The restatement announced a decrease in reported revenue of $269,000, a reduction in gross profit of $78,700, and net income of $.05 per share for the quarter, compared with previously reported net income of $.07 per share for the quarter.
The restatement demonstrated a decrease in reported "other income" of $259,800, a reduction in reported net income of $186,000, a reduction in income from operations of $440,000, and a reduction in net income of $269,000.
Finally, in its restated form 10-Q/A for the quarter ending March 31, 2000, Aspeon reported losses resulting in a reduction of net income available to shareholders of $1,717,000. The price of Aspeon stock declined on October 10, 2000 to $1.50 per share, from a high of $30 per share on March 10, 2000. Aspeon was de-listed from the NASDAQ on January 4, 2001.
B. Procedural History
On October 11, 2000, Jay Spechler filed a class action suit against Aspeon, Stack, and Hertz in federal district court. The complaint alleged violations of sections 10(b) and 20(a) of the Securities Exchange Act of 1934, and of Rule 10b-5.
The act in part makes it unlawful:
To use or employ, in connection with the purchase or sale of any security registered on a national securities exchange or any security not so registered, any manipulative or deceptive device or contrivance in contravention of such rules and regulations as the Commission may prescribe as necessary or appropriate in the public interest or for the protection of investors.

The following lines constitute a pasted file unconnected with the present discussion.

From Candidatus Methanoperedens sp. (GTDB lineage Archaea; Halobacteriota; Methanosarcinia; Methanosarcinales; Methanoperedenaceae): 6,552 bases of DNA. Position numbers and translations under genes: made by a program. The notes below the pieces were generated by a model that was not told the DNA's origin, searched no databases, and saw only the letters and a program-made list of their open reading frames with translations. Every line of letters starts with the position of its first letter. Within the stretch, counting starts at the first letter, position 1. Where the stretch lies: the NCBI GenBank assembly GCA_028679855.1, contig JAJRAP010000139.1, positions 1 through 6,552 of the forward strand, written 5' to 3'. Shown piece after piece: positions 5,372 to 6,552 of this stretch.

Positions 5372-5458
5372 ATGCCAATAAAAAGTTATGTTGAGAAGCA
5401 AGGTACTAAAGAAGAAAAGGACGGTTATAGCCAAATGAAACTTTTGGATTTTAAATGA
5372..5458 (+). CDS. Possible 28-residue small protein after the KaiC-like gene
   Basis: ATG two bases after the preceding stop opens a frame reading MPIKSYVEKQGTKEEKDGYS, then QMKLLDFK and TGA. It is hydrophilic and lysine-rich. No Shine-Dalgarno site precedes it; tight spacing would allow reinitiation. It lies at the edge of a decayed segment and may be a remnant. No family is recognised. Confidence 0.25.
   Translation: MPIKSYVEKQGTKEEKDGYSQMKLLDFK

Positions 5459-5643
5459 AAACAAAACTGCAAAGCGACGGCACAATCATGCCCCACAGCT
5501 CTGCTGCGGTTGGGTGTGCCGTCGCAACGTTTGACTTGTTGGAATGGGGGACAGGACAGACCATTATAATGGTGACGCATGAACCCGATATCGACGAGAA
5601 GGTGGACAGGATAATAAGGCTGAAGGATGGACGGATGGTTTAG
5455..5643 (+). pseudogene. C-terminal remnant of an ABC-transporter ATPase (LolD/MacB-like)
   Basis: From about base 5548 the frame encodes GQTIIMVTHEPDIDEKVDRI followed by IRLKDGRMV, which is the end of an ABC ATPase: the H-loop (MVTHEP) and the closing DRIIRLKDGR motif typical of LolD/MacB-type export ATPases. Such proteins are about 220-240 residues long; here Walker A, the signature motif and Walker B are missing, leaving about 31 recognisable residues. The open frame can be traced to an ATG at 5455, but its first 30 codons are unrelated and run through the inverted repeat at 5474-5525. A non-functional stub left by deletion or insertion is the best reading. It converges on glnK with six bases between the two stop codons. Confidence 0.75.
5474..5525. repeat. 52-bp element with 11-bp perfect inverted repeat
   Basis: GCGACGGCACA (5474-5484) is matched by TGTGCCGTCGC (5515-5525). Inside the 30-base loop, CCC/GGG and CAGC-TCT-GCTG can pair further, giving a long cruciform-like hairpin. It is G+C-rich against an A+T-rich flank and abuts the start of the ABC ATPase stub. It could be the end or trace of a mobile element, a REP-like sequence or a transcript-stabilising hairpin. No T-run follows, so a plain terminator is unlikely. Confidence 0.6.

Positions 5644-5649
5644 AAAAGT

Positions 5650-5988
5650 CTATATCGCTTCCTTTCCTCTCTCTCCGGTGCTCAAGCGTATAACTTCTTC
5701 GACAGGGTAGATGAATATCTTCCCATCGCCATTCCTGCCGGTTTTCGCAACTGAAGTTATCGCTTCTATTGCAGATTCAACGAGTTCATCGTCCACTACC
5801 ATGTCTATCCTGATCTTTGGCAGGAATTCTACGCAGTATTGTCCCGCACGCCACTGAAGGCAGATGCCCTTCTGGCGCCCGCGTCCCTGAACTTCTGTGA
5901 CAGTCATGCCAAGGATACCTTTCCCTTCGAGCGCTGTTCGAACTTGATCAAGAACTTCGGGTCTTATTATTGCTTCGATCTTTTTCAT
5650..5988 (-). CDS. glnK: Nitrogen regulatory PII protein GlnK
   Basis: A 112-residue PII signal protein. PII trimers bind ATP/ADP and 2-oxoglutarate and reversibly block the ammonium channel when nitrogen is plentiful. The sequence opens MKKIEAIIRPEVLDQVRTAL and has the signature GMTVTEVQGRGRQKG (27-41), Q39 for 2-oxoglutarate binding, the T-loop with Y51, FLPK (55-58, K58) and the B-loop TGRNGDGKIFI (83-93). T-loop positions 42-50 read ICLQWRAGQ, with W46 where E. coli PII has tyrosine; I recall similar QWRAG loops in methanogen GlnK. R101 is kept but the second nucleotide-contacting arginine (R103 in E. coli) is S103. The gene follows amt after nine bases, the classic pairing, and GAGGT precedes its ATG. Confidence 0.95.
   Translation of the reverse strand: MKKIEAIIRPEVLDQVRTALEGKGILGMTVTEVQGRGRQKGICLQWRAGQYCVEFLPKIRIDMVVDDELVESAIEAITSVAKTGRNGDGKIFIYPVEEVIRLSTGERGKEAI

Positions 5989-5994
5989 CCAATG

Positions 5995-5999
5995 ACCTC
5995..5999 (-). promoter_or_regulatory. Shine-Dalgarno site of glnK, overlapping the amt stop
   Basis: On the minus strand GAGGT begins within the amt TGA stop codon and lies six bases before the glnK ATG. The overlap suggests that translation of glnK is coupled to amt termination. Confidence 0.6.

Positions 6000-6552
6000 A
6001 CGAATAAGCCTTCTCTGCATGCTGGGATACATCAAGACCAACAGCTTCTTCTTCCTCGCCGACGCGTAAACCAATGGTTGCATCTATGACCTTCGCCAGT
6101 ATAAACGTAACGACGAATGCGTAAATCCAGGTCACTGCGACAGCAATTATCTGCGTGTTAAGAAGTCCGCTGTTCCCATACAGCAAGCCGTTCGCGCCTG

15 U.S.C. § 78j(b).
The section, targeting "controlling persons," states that:
Every person who, directly or indirectly, controls any person liable under any provision of this chapter or of any rule or regulation thereunder shall also be liable jointly and severally with and to the same extent as such controlled person to any person to whom such controlled person is liable, unless the controlling person acted in good faith and did not directly or indirectly induce the act or acts constituting the violation or cause of action.
15 U.S.C. § 78t(a).
The rule provides that:
It shall be unlawful for any person, directly or indirectly, by the use of any means or instrumentality of interstate commerce, or of the mails or of any facility of any national securities exchange,
(a) To employ any device, scheme, or artifice to defraud,
(b) To make any untrue statement of a material fact or to omit or to state a material fact necessary in order to make the statements made, in the light of the circumstances under which they were made, not misleading, or
(c) To engage in any act, practice, or court of business which operates or would operate as a fraud or deceit upon any person, in connection with the purchase or sale of any security.
17 C.F.R. § 240. 10b-5.
Eventually, eight separate shareholder suits were filed against Aspeon. On December 22, 2000, the district court granted plaintiff Spechler's motion to consolidate the cases. On January 5, 2001, the district court designated Eminence as lead plaintiff under 15 U.S.C. § 78u-4(a)(3)(B). On January 31, 2001, Eminence filed a "consolidated complaint." The district court granted Aspeon's motion to dismiss the complaint without prejudice on April 20, 2001. On May 21, 2001, Eminence filed a "first amended consolidated complaint." In addition to citing Aspeon's restatements for the first three quarters of fiscal year 2000, the first amended consolidated complaint also recounted a number of factual allegations to support its securities fraud claims. For purposes of clarity, the district court divided these claims into three categories: accounting improprieties, poor business judgments by Aspeon, and the allegedly suspicious relationship between Aspeon and its accountants, PriceWater-houseCoopers.